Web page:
ShopClues raises Rs50 crore in debt from InnoVen Capital

The venture debt from InnoVen Capital comes over 15 months after ShopClues raised $100-140 million from Tiger Global and Nexus Venture Partners at a valuation of $1.1 billion


Online retail firm ShopClues has raised Rs50 crore in venture debt from InnoVen Capital, in a rare instance of a home-grown unicorn opting for venture debt. Photo: Pradeep Gaur/Mint
Online retail firm ShopClues has raised Rs50 crore in venture debt from InnoVen Capital, in a rare instance of a home-grown unicorn opting for venture debt. Photo: Pradeep Gaur/Mint

Bengaluru: Online marketplace ShopClues has raised Rs50 crore in venture debt from InnoVen Capital, in a rare instance of a home-grown unicorn opting for venture debt.

The fresh capital infusion comes over 15 months after ShopClues, owned by Clues Network Inc, entered the so-called unicorn league by raising $100-140 million in January 2016. That money was raised from Singapore’s sovereign wealth fund GIC Pte Ltd, and existing investors Tiger Global Management and Nexus Venture Partners, at a valuation of over $1.1 billion.

ALSO READ: ShopClues joins billion-dollar club

Start-ups typically raise debt when they are running short of cash, for working capital and to fund acquisitions, among others.

ShopClues said it raised debt primarily for day-to-day business activities.

“A company which is getting close to profitability has the option to raise either equity money or debt. Equity will lead to dilution, but you can pay off debt through your balance sheet. Debt is a good instrument to meet working capital requirement or any gaps to plug to achieve profitability,” ShopClues chief executive Sanjay Sethi told Mint.

“We are profitable on a contribution margin level, but need to achieve a scale where we can cover our fixed costs. Our burn is reducing consistently. Hence, debt comes into play so that we can scale rapidly and reach profitability,” he added.

Contribution margin is the selling price minus variable costs, a metric that assesses whether companies can meet the variable cost with revenue.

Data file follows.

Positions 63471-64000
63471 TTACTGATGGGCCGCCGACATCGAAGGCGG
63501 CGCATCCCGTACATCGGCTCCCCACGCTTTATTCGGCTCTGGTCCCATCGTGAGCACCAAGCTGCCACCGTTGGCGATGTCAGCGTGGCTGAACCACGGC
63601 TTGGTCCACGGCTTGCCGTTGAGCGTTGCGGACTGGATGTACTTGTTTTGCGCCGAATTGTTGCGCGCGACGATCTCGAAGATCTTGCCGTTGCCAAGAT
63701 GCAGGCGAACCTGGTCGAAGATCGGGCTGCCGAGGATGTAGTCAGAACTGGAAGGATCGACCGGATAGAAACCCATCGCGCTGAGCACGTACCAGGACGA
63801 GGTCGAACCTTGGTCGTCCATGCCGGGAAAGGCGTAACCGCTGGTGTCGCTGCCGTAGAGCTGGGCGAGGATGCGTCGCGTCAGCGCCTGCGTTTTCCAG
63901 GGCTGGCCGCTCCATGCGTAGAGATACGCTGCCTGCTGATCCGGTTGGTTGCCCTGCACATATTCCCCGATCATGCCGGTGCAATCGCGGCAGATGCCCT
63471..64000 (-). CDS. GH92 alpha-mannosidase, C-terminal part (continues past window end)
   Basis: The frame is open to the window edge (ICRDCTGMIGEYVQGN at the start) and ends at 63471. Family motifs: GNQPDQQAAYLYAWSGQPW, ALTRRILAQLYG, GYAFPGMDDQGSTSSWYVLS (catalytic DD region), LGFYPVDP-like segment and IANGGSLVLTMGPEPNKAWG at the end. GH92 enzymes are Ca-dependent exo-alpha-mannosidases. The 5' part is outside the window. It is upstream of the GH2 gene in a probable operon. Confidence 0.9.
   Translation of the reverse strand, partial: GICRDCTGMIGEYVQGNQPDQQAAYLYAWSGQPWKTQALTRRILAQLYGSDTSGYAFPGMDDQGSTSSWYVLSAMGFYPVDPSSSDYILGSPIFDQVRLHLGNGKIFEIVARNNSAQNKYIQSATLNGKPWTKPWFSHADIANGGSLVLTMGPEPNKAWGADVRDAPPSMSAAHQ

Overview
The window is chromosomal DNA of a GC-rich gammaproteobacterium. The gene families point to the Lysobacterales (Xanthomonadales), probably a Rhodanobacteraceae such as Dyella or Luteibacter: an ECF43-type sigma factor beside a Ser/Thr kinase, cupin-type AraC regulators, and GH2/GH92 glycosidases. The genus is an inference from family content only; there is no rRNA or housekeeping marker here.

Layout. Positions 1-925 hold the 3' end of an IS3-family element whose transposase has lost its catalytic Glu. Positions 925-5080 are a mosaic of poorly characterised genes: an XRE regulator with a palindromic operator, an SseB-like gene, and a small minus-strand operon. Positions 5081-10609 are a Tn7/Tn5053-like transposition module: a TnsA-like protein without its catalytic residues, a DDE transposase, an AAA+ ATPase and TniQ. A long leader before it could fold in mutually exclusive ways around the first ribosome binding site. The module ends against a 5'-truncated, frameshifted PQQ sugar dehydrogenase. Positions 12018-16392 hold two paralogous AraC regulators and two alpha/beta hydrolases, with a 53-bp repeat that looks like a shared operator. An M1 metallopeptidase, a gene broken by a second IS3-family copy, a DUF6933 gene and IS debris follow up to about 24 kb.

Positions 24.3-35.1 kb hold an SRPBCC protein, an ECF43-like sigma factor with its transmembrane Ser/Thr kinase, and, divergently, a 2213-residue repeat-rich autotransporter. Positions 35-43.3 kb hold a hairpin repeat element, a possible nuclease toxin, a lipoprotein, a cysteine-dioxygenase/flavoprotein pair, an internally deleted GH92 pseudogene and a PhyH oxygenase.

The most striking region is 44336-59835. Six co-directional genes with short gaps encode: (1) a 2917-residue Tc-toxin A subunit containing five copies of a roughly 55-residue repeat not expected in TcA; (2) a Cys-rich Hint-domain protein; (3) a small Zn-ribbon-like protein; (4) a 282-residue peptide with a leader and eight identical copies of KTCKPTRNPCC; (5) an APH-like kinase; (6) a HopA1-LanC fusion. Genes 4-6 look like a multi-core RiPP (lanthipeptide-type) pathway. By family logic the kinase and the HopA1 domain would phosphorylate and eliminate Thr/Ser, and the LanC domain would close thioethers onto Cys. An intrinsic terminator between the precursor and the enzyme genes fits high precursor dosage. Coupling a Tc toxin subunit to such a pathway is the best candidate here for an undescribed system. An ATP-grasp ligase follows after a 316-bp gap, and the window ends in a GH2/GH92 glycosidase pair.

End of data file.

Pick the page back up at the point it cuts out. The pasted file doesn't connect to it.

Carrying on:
According to research firm Tofler, ShopClues clocked revenues of Rs179 crore for the year ended 31 March, 2016, while losses stood at Rs383 crore. The company’s burn rate is far lower than bigger rivals such as Flipkart, Amazon and Paytm.

Some analysts are still doubtful about the viability of ShopClues. India’s e-commerce market nearly stagnated at $14.5 billion in 2016 compared with $13 billion the year before, according to consulting firm RedSeer Management Consulting Pvt. Ltd.

Analysts had earlier predicted that India’s e-commerce sales will reach $48-100 billion by 2020, but now those estimates look far fetched. In a market that will grow at a much lower rate than previously thought, many now believe that so-called horizontal online retailers such as ShopClues will struggle to prove they are viable. SoftBank-backed Snapdeal (Jasper Infotech Pvt. Ltd) is likely to sell itself to Flipkart, Mint reported on 2 May. ShopClues also shares Tiger Global as a common investor with Flipkart, prompting speculation that the US-based firm may arrange a merger between the two at some point.

For now, however, at least some investors like ShopClues because it is not running the same race as Flipkart and Amazon. The firm is focused on taking unstructured categories online and has a largely different customer base from the two giants.

“A few things stand out for ShopClues. Their customers are not the ones frequently buying on Flipkart and Amazon. There is a huge market beyond the metros and ShopClues is going after them. Also, the management has been prudent on how they use the cash. They haven’t raised anywhere close to the capital some of the larger companies have used and consumed to get where they are today. It doesn’t need hundreds of millions of dollars,” said an executive at a venture capital firm on the condition of anonymity.

“There are two aspects to an IPO, one is when the business is ready and the other is, if the market is ready. Currently, the management is focusing on the former by cutting down on costs. Beyond that, you have to wait to time the market,” this person added.

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